About Me

Someone who fell in love with the natural world early on and has been smitten ever since. A blade of grass, a mighty mountain, a tiny raindrop, a roaring waterfall, all fill me with awe and wonder. Nature feels home, filled with warmth and love. It pains my heart to see this home being ravaged. This blog is an effort to find tweaks in modern living to preserve the sanctity of this home. I sincerely hope that you join me in this green karmic journey.

Wednesday 18 December 2013

How To Make Curd/ Yoghurt At Home

It has become very popular to buy readymade curd these days. There are many things going for it. It is convenient, well set, smooth, thick and tastes divine. There are a few issues, however, which just kills it for me. It leaves a plastic trail, isn't exactly economical, the ingredients which make it so firm look suspicious and the fear of plastic leachates in curd are a put-off.

I have always seen curd being made at home. It looked as easy as 1-2-3 when Mom did it in hot Rajasthani summers but became as tricky as solving Rubiks's cube when I tried it in cold climes of Europe. Now in Bangalore, I set my own curd and though it doesn't come as thick as ready ones, it's pretty good. The procedure is easy.


500 ml milk
1 tablespoon curd


1. Boil milk. Let it cool till it is lukewarm. To test the temperature, dip a finger in milk and count till ten. If you are able to hold your finger comfortably, it is the right temperature. If you can't, wait further.....hum a song, drink some water, take deep breaths....(Trust me, after a few times it would be enough to dip your finger for a second to judge the right temperature) If the milk is not warm enough to begin with, reheat it and follow the above procedure again.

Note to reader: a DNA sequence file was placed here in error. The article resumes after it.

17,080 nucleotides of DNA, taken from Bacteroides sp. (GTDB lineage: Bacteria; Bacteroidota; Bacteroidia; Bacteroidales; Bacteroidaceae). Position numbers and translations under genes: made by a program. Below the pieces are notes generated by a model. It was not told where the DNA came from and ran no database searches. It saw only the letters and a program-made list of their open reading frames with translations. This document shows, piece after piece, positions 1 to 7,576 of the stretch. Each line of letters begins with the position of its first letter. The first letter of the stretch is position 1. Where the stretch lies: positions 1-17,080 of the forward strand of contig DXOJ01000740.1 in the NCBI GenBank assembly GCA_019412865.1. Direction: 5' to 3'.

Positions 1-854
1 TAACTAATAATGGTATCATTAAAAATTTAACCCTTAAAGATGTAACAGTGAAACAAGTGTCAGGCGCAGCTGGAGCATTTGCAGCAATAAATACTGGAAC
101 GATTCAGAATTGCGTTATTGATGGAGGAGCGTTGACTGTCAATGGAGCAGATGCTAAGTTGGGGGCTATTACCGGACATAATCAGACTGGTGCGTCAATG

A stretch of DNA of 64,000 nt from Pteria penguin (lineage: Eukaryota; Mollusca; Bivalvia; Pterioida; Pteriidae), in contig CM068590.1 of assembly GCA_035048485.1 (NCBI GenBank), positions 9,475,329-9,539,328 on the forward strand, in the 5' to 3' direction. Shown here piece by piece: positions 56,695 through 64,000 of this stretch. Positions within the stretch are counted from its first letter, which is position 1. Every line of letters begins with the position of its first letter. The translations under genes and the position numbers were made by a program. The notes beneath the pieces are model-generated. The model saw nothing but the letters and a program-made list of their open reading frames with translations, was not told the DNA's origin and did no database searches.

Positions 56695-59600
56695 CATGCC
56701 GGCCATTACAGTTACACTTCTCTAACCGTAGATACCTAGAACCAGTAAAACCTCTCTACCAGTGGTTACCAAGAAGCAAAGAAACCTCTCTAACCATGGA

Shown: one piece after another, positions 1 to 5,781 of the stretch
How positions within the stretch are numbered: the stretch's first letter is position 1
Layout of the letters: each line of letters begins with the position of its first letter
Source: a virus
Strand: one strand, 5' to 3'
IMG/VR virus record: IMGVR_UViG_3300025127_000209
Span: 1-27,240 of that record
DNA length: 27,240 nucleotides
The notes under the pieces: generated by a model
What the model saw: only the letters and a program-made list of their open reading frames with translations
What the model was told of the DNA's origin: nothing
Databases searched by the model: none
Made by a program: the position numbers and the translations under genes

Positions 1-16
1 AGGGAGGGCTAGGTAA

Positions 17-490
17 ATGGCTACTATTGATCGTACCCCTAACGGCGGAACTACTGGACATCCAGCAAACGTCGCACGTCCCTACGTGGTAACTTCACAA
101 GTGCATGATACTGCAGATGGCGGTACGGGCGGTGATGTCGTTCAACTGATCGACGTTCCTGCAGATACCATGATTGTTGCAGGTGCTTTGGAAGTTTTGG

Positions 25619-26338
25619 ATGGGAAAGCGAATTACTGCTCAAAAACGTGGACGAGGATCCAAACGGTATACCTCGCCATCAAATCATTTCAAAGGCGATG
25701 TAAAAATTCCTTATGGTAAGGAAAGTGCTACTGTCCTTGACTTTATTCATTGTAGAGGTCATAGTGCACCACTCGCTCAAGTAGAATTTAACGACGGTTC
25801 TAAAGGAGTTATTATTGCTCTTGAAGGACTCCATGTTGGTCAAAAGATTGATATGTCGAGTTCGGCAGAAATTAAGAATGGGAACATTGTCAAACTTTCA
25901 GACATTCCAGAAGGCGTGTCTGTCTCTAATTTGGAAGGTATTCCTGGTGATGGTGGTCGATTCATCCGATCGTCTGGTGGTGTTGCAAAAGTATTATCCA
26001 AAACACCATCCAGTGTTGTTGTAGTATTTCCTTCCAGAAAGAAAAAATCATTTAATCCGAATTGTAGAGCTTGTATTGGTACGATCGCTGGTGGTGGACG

2.Transfer milk into a bowl. You can use steel, glass, ceramic or clay bowl. (Of course, you can use plastic but it isn't my favorite material on earth so I'll give it a miss.)You can also set it in individual ready-to-serve mini bowls or katoris.

3. Add a spoonful of curd and mix nicely. Consider mixing it by transferring from one container to another.

4. Cover it and keep undisturbed for 6-8 hours in a warm corner. Setting time would depend on the climate you live in. If you live in a cold climate, read the tips given below.

5. Open the lid and voila, curd is ready! You can eat it straight away, refrigerate it, strain it....the options are endless.


1. If you use buffalo milk, you will get thick and chunky curd like the ready variety.

2. You can make flavoured curd by adding a little of fresh fruit pulp like strawberry and mango. Add pulp after point number 2 and follow the rest of the procedure.

3. If you live in a cold climate, place the bowl inside a casserole. Cover the casserole with a thick towel or a woolen cloth. Alternatively, heat the oven at 200 degrees Celsius for 2 minutes. Switch off and put the container inside the oven with lights on.

What can go wrong:
At times, your dream curd won't set. Here's what can go wrong and how to fix it.

Curd isn't firm even after 12 -15 hours - It will be in a trishanku semi-solid state. Neither milk, nor curd. 
Use this curd to make semolina uttapams. In future, add the curd in larger quantity at a slightly higher temperature. Practice will make you perfect. Try on small batches.

Curd is stringy or slimy - It has set in a semi-solid state with strings in it. Did you use a culture from store-bought yogurt? Use a starter culture from someone who sets homemade curd. As to what to do with this curd? Back to semolina uttapams!

Curd is too sour - Curd has set well but has become too sour. Maybe, it was left out for too long. Use it for making kadhi, handava, chaach or those semolina uttapams :)

For recipes with curd, check out my cookery blog. Enjoy your eco-friendly dahi!

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